With increased scholarship money, the Eastern Music Festival is able to draw from the pool of the most talented young players available. And since there are now around 200 students in attendance, the festival fields two large orchestras and, with some over lapping, can add extra players for the major Romantic and early 20th-century masterpieces. For the July 6 concert in Dana Auditorium, the stage was packed, not only with extra strings but also with added woodwinds and brass, including nine horns. These forces were firmly directed by José-Luis Novo. Lush Romantic music dominated the first half of the concert. The other half held one of the greatest and most pivotal works of the 20th century, Stravinsky’s Le Sacre du Printemps.

Engelbert Humperdinck (1854-1921) combined an orchestra of Wagnerian proportions and Wagnerian leitmotiv technique with folk-like melodies in the Overture to his opera Hansel und Gretel. Novo made the most of the work’s dichotomy, the contrast of brass-woodwind portions set against plush strings. Unison brass, soon joined by the woodwinds, evoked the ominous forest. The strings’ folk-like melodies conjure up the children’s dancing and playing. Wagner’s “Ride of the Valkyries” inspired the swirling music that accompanies the Witch’s flight. The famous “Prayer” of Hansel and Gretel is suggested by a richly-scored chorale. Ensemble within the sections was excellent.

The strings were radiant in the Intermezzo from Puccini’s Manon Lescaut. In Wagner’s “Prelude and Liebestod” from Tristan und Isolde, Novo gauged dynamics closely, pacing and phrasing with great style. His choice of tempos allowed the music maximum impact. The high level of the students’ musicianship was evident in the often-professional level of the first chair solos. The important oboe and English horn solos were outstanding and the cellos “breathed” their portrayal of the lover’s passions as one.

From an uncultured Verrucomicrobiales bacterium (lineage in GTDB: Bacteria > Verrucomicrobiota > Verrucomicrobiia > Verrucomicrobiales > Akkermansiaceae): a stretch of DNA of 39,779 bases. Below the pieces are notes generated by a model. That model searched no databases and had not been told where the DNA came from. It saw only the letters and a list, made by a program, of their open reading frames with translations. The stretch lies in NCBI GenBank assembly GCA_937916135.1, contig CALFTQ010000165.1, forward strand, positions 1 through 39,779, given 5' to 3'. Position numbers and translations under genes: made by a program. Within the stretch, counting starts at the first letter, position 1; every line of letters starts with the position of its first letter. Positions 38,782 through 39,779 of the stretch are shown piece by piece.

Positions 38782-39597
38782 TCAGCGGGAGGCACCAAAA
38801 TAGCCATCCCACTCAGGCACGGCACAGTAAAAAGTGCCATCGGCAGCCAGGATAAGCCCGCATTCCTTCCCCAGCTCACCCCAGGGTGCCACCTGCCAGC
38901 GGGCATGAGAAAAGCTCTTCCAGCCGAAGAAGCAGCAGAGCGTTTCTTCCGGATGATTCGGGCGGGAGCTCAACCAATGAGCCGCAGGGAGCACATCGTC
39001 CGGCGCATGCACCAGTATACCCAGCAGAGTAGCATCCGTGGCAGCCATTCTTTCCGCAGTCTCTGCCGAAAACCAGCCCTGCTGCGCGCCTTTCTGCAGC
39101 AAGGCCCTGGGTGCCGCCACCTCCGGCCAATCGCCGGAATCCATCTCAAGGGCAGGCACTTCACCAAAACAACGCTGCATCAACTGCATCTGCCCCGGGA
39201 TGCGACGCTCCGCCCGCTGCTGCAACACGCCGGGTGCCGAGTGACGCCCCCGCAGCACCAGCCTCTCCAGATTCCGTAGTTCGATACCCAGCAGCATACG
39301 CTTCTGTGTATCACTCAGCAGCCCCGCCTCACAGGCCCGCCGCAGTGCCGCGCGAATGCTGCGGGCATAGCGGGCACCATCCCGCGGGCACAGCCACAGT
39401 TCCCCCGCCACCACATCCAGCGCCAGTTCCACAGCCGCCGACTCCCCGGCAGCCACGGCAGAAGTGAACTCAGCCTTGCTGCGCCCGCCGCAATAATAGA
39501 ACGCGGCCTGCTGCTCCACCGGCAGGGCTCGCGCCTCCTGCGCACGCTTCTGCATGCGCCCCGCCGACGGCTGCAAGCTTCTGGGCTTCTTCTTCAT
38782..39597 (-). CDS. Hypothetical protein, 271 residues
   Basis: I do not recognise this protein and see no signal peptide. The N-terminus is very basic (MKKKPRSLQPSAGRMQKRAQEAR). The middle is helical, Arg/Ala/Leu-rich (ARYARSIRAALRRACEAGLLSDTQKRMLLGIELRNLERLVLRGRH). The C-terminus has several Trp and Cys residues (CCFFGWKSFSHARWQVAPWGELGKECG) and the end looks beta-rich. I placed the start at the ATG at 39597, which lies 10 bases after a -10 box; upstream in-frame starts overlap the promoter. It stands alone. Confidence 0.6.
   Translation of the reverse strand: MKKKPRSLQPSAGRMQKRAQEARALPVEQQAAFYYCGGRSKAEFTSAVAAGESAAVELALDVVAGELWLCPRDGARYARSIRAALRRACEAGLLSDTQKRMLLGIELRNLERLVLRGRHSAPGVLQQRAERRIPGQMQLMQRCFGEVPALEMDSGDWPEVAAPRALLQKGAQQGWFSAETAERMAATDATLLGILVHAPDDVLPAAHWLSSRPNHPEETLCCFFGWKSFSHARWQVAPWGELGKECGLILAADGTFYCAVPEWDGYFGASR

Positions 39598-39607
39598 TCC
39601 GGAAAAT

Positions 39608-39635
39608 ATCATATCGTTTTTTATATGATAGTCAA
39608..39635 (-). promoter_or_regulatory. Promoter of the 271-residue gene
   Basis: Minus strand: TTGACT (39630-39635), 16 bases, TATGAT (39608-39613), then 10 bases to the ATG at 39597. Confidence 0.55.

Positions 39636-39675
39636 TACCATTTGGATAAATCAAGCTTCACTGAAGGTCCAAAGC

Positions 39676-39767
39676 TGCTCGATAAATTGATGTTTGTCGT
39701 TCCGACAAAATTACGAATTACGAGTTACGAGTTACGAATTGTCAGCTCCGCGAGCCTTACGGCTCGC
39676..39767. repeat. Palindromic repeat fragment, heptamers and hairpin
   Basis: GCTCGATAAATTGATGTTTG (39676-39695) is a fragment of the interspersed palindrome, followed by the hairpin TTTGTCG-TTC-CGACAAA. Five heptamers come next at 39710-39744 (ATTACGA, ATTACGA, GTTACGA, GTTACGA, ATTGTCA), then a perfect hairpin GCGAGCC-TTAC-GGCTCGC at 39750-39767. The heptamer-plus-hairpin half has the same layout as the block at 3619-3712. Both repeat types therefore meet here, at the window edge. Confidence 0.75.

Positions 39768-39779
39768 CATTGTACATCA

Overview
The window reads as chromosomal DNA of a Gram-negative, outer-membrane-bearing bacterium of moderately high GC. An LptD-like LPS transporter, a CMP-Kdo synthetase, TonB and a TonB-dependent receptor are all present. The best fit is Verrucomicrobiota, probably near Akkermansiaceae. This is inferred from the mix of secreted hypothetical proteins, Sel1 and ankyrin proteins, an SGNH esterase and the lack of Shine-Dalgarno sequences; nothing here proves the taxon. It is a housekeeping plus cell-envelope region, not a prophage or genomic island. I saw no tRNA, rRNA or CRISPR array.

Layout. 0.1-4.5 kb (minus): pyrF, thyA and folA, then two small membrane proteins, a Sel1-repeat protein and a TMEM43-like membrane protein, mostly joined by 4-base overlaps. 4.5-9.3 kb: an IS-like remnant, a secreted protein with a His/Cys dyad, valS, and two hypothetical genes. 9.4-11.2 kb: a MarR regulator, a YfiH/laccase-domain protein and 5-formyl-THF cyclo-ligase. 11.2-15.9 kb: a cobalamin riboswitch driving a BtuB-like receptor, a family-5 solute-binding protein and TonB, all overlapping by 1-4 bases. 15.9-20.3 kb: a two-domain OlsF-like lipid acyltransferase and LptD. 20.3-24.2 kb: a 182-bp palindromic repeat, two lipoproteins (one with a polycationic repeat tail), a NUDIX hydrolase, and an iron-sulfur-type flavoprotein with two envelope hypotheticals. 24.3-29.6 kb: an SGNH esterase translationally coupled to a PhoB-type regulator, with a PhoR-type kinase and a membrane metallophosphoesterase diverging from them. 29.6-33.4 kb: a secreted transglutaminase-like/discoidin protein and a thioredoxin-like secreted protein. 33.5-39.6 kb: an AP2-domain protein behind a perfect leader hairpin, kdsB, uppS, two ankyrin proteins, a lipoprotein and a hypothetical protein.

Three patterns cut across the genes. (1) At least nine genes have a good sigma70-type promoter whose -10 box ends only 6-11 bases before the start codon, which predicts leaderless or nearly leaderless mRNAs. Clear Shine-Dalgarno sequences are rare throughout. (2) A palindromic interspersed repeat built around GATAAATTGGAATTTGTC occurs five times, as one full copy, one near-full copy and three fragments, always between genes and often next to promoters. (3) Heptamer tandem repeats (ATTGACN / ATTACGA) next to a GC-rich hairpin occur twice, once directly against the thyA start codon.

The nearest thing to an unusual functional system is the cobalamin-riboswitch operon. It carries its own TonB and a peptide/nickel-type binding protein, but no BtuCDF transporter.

The premiere of Stravinsky’s Le Sacre du Printemps in the Paris Théâtre des Champs-Elysées on May 29, 1913, was one of the most notorious events in music history – the audience rioted with catcalls and fisticuffs. The story of the ballet is human sacrifice – a young virgin dances herself to death. The music evokes the primitive with themes that Edward Downes describes as “narrow-gauge melodies,” with long stretches of accompaniment formed by “tiny ostinato figures.” The harmonies are often sharply dissonant, and long static sections suggest the drone of bagpipes. Unusual meters add to the difficulty. For years The Rite of Spring was a challenge taken up by only top-ranked orchestras; regional and smaller orchestras turned to it only in the latter half of the 20th century as it became a common part of conservatory training.

José-Luis Novo and his accomplished and enthusiastic young musicians played the socks off The Rite. All the string sections were in sync, following every shift in dynamics or meter. Important solos for bassoon, bass clarinet, clarinet, horn, trumpet, and bass drum were fully worthy of the adjective “professional.” Novo’s control of phrasing helped sustain and build up the intensity of the piece. He took great care to have important soloists and sections stand in turn to share the prolonged and fervent applause.